Feeding long-distance migration with an Omega-3 dietBy Health News Team • Apr 3rd, 2009 • Category: Diet, True Health News
A nutritional health supplement may be linked to increased aerobic capacity, according to Canadian researchers who studied the compound’s effects on migratory birds who travel from the Arctic to South America each year.
Omega-3 fatty acids have been linked to a decrease in the risk for coronary heart disease, but lead author Jean-Michael Weber was interested that they constituted a large portion of the sandpiper’s diet when it a two-week pit stop at the Bay of Fundy to consume large amounts of Omega-3-rich mud shrimp.
He tested the effects of the fatty acids on bobwhite quails, which don’t have the same aerobic capacity, over a span of six weeks.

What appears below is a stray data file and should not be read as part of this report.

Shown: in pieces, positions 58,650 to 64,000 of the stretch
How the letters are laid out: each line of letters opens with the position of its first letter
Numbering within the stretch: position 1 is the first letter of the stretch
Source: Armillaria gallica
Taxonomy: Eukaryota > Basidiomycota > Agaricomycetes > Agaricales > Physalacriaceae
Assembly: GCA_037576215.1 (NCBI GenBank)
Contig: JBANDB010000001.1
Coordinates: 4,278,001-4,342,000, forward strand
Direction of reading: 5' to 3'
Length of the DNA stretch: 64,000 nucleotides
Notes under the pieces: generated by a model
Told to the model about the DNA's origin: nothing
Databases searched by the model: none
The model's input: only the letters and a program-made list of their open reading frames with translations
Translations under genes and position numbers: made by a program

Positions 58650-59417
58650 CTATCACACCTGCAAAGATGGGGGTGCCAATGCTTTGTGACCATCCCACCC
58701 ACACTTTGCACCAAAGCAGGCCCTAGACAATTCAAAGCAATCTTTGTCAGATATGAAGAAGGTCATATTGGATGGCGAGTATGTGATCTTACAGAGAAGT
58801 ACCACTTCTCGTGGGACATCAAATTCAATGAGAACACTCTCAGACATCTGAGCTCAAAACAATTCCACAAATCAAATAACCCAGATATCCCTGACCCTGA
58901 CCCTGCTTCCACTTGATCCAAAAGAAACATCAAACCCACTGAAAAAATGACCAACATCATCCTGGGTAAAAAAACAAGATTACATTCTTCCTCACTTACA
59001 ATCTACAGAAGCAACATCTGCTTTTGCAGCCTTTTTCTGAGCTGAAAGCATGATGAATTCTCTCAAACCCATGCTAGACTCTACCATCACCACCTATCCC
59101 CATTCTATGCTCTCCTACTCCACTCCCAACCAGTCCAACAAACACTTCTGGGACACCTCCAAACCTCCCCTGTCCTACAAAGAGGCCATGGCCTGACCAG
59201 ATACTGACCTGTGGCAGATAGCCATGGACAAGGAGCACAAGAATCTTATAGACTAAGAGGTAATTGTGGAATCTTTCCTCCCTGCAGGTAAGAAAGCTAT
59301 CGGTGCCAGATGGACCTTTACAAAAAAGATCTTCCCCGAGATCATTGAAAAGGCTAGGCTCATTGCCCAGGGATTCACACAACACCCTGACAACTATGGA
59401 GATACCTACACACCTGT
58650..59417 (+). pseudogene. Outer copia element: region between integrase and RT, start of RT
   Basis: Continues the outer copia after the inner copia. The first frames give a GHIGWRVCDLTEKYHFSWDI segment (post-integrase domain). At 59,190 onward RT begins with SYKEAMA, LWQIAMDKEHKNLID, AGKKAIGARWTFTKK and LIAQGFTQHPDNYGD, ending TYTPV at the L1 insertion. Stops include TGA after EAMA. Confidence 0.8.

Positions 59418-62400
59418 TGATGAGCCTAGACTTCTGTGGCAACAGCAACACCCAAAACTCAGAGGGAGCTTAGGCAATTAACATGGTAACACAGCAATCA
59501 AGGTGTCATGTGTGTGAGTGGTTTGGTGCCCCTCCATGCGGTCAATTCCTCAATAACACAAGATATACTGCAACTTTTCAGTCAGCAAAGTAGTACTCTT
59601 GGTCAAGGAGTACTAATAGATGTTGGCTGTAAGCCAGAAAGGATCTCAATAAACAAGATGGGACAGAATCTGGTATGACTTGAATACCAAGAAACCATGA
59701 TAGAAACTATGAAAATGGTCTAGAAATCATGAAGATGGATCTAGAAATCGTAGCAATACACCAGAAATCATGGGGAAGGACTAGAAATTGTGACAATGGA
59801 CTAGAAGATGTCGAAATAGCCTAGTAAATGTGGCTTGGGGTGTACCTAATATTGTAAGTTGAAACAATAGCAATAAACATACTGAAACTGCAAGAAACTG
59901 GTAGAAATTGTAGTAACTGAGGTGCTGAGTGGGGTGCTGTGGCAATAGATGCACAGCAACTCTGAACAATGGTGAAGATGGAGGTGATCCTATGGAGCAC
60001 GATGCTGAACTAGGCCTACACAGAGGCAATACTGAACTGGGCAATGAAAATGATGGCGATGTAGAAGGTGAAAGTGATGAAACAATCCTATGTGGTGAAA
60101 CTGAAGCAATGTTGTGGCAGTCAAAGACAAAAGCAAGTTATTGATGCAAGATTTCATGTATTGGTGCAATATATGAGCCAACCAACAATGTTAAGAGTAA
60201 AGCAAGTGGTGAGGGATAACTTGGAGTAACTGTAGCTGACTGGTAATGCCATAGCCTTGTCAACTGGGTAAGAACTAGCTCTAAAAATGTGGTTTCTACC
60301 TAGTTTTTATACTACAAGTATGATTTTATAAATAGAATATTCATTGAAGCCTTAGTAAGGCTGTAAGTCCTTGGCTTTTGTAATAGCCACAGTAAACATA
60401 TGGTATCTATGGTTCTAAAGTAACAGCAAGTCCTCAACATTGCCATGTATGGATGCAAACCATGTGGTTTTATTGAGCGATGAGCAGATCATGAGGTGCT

When the researchers measured the quails’ pectoral muscles, he found that they were able to process oxygen by 58 to 90 percent, approaching the same levels achieved by the sandpiper.
Although testing of gene expression at the molecular level has not shown specific reasons why the change occurs, Weber is hopeful that further studies will strengthen the link between fitness and omega-3 levels.